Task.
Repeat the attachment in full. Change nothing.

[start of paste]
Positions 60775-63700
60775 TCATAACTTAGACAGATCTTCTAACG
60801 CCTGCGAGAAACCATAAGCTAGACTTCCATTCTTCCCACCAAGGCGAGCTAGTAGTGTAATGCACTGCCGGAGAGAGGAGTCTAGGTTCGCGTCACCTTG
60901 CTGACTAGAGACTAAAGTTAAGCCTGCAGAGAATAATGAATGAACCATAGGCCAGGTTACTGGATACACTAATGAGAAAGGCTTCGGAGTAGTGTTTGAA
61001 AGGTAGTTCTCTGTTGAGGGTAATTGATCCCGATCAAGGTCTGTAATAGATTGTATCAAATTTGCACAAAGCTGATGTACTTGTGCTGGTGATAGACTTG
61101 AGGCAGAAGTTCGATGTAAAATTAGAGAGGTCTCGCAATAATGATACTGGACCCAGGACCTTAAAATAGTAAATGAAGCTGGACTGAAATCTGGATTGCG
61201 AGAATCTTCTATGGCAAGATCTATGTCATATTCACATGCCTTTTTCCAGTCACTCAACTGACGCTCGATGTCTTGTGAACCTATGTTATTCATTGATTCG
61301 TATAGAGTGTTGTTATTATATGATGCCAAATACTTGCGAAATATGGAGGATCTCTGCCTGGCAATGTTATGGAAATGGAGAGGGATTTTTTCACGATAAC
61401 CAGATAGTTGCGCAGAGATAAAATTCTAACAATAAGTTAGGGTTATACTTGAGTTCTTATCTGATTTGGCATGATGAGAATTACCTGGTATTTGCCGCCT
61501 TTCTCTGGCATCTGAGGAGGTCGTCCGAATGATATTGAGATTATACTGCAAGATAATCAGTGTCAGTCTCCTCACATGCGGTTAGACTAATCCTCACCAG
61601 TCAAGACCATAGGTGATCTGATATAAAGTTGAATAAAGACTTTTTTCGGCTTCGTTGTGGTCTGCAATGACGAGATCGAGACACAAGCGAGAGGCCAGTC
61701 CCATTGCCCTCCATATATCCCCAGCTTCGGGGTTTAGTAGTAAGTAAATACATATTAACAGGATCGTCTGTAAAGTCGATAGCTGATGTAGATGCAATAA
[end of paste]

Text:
Positions 60775-63700
60775 TCATAACTTAGACAGATCTTCTAACG
60801 CCTGCGAGAAACCATAAGCTAGACTTCCATTCTTCCCACCAAGGCGAGCTAGTAGTGTAATGCACTGCCGGAGAGAGGAGTCTAGGTTCGCGTCACCTTG
60901 CTGACTAGAGACTAAAGTTAAGCCTGCAGAGAATAATGAATGAACCATAGGCCAGGTTACTGGATACACTAATGAGAAAGGCTTCGGAGTAGTGTTTGAA
61001 AGGTAGTTCTCTGTTGAGGGTAATTGATCCCGATCAAGGTCTGTAATAGATTGTATCAAATTTGCACAAAGCTGATGTACTTGTGCTGGTGATAGACTTG
61101 AGGCAGAAGTTCGATGTAAAATTAGAGAGGTCTCGCAATAATGATACTGGACCCAGGACCTTAAAATAGTAAATGAAGCTGGACTGAAATCTGGATTGCG
61201 AGAATCTTCTATGGCAAGATCTATGTCATATTCACATGCCTTTTTCCAGTCACTCAACTGACGCTCGATGTCTTGTGAACCTATGTTATTCATTGATTCG
61301 TATAGAGTGTTGTTATTATATGATGCCAAATACTTGCGAAATATGGAGGATCTCTGCCTGGCAATGTTATGGAAATGGAGAGGGATTTTTTCACGATAAC
61401 CAGATAGTTGCGCAGAGATAAAATTCTAACAATAAGTTAGGGTTATACTTGAGTTCTTATCTGATTTGGCATGATGAGAATTACCTGGTATTTGCCGCCT
61501 TTCTCTGGCATCTGAGGAGGTCGTCCGAATGATATTGAGATTATACTGCAAGATAATCAGTGTCAGTCTCCTCACATGCGGTTAGACTAATCCTCACCAG
61601 TCAAGACCATAGGTGATCTGATATAAAGTTGAATAAAGACTTTTTTCGGCTTCGTTGTGGTCTGCAATGACGAGATCGAGACACAAGCGAGAGGCCAGTC
61701 CCATTGCCCTCCATATATCCCCAGCTTCGGGGTTTAGTAGTAAGTAAATACATATTAACAGGATCGTCTGTAAAGTCGATAGCTGATGTAGATGCAATAA